Obituary : Paddy Hopkirk MBE 1933-2022

Mike Humble recalls the career of Paddy Hopkirk, three-times Monte Carlo Rally winner and the man who helped put the Mini-Cooper on the map.

Paddy’s recollections were recorded at Goodwood in 2015.

Paddy Hopkirk: the Mini maestro

Born in Belfast in 1933, Paddy Hopkirk will be forever regarded as the man who put the original Mini-Cooper on the map after winning the Monte Carlo Rally with his trusted co-driver Henry Liddon. He first steered a Mini to victory back in 1964, which some might have put down to sheer luck, but for the car to win a further three times suggests the Mini had real talent.

Paddy had come third in the event two years earlier behind the wheel of a Sunbeam Rapier but to most people he will be known as Mr Mini. Back in 2014, he told Mike Humble, ‘despite the fact our cars were small and our team was not as well financed as some of the others, we were incredibly well prepared.’

‘We practised day and night for what seemed months prior to the event and the mechanics? Well… let me simply say they were some of the best in their field.’

Monte Carlo memories

When asked what scared him the most about the Monte Carlo Rally, he said: ‘well, the special stages were pretty rough going, but some of the political and cultural aspects were pretty worrying at that time to a young Irishman like me.’

He continued: ‘when we entered Minsk, the Russians took our passports from us and told us they would be delivered to our hotel – some 200 miles away so we couldn’t get up to no good.’

But the Soviets were less than happy about the BBC being there to report on that part of the rally: ‘Raymond Baxter and the Beeb arrived at my hotel to interview me and before you knew it the authorities arrived outside making a bit of a song and dance about it. At the time it was quite intimidating.’

Paddy Hopkirk and Henry Liddon celebrate their famous Monte Carlo Rally win
Paddy Hopkirk and Henry Liddon celebrate their famous Monte Carlo Rally win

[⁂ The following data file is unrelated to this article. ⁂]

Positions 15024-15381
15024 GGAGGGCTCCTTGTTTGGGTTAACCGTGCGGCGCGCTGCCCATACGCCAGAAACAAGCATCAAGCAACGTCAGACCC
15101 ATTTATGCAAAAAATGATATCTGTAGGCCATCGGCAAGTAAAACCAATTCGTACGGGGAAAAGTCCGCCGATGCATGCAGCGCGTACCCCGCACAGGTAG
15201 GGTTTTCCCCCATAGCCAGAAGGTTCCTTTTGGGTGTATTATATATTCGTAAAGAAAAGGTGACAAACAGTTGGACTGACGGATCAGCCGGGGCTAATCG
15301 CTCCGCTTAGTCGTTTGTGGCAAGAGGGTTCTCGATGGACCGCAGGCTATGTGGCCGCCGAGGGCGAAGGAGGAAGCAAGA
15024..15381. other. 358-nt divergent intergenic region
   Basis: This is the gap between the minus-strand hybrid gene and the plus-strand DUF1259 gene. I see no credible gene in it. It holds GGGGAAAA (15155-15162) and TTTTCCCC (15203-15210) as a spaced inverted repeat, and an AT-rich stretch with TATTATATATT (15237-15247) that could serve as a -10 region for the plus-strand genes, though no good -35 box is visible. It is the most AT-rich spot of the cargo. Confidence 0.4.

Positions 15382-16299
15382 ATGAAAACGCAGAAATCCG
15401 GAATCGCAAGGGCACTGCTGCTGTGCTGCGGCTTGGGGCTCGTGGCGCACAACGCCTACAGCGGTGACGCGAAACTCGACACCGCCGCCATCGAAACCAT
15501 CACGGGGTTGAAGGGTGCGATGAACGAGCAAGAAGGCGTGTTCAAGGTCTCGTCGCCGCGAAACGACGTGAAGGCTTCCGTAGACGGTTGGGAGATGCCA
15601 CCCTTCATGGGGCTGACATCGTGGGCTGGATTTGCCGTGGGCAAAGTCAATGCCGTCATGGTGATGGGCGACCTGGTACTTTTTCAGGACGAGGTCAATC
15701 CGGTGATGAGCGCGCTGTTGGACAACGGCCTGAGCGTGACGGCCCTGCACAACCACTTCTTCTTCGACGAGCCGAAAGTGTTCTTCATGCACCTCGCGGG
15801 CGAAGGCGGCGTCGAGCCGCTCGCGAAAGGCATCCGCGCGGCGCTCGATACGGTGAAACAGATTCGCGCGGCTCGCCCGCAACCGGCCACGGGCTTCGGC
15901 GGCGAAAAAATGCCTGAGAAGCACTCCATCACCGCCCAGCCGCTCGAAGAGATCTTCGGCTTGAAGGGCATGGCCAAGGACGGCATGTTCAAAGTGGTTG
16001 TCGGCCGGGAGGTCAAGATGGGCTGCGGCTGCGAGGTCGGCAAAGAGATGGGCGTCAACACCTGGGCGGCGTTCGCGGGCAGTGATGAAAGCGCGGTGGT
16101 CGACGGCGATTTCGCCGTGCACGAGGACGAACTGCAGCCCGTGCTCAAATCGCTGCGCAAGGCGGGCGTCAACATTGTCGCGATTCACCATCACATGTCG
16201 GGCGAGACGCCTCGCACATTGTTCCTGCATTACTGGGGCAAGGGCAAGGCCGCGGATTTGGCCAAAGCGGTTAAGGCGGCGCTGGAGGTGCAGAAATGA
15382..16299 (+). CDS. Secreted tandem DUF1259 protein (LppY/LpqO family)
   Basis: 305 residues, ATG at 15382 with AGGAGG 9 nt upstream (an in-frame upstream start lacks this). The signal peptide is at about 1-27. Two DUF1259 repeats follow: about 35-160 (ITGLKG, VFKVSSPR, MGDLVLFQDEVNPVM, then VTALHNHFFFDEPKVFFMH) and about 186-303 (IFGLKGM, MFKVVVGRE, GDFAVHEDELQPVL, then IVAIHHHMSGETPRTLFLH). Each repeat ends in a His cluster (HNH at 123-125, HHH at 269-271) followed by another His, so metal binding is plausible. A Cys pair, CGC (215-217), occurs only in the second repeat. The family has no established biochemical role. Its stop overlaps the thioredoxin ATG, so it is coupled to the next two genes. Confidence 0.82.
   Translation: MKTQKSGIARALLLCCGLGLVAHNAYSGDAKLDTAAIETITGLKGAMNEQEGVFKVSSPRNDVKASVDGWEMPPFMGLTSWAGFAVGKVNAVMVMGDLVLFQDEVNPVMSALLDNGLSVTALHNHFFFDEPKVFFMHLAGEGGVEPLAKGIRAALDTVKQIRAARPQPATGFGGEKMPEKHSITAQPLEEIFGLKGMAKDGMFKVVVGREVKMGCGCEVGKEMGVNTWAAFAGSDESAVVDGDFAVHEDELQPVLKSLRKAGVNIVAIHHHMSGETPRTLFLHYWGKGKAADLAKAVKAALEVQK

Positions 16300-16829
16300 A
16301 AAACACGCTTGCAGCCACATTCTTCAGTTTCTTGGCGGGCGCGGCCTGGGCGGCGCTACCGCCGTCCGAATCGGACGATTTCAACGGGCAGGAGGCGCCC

When asked if the team was instructed by Stuart Turner to go out and win or simply go out and come back Paddy recalled, ‘‘we didn’t think we had a chance in hell of winning in reality in all fairness. We were simply told to get out there and do our best.’ He certainly did just that.

Paddy’s views on the Mini were always positive, which goes some way to explaining why he ended up becoming an ambassador for the brand in later years. ‘It was an amazing car that did everything you asked it to do.’ He had an enthusiasm that radiated from every pore…

What about becoming a household name?

Fame through winning the rally took a little getting used to for Paddy. ‘Meeting and being congratulated by Princess Grace of Monaco is perhaps one of the proudest moments, I had to pinch myself at the time… she was a very special and pretty lady and, of course, we were front page news all over the world back then.’

He added: ‘it was quite surreal at the time… even The Beatles sent me a signed picture and a telegram stating I was one of them now and I’m reminded of that almost every day… its on the wall of my downstairs loo.’

But fame was only a part of it for Paddy. ‘We weren’t just driving to compete, we were driving for Queen, for Country and everything that stood for British manufacturing, engineering and design. Great Britain was very influential at that time to the world and the Rally made front page news so a lot was at stake… if we did well, Britain did well and BMC would do well.’

Hopkirk is survived by his wife Jennifer, children Katie, Patrick and William, and six grandchildren. 

Paddy Hopkirk


Mike Humble


  1. Such sad news and a great guy, I met him twice, and he always seemed to have plenty of time to answer my adft questions, and was always with a smile and pleasantries, a Great man, A GREAT driver and one that will not be forgotten in the world of Mini…..

  2. The legendary name of Paddy Hopkirk became known to me, when at the age of 9, I received a Corgi replica model of his Mini Cooper, with the famous number 37 on it.

    A great ambassador for the car throughout his life. My first car was a MK1 Mini (though sadly not a Cooper). RIP Paddy.

  3. Very sad to hear this news.
    I was fortunate enough to meet Paddy on many occasions, and the very first MINI I saw, was driven by him.
    The world has lost a great man.

  4. You really could not have had a better ambassador for the Mini both on the stages and off them. While I never had the opportunity to meet Paddy personally, his anecdotes about his time with the Mini and some of the other characters involved on both sides of the motorsport ‘windscreen’ were always entertaining to listen to when he was interviewed. Ambassadors of this calibre and with this much personality are sadly very few these days. Thanks for being such an engaging person to listen to Paddy, your words will continue to live on in the hearts of many enthusiasts of historic rallying and the humble Mini itself.

  5. For me I first heard of him through the huge range of accessories that bore his name when I was a kid and later found out about his achievements as a fantastic driver and as a gentleman.

    Rest in peace

  6. Sorry to hear the news, I first became aware of Paddy while watching a Top Gear special about a historical rally in the late 1980s.

    I have a few old magazines with adverts for car accessories he endorsed.

  7. So sorry to this news, a gentleman if ever there was one. Never had the chance to meet him, but the MINI’s at Gaydon hold a special place in my heart. RIP Paddy.

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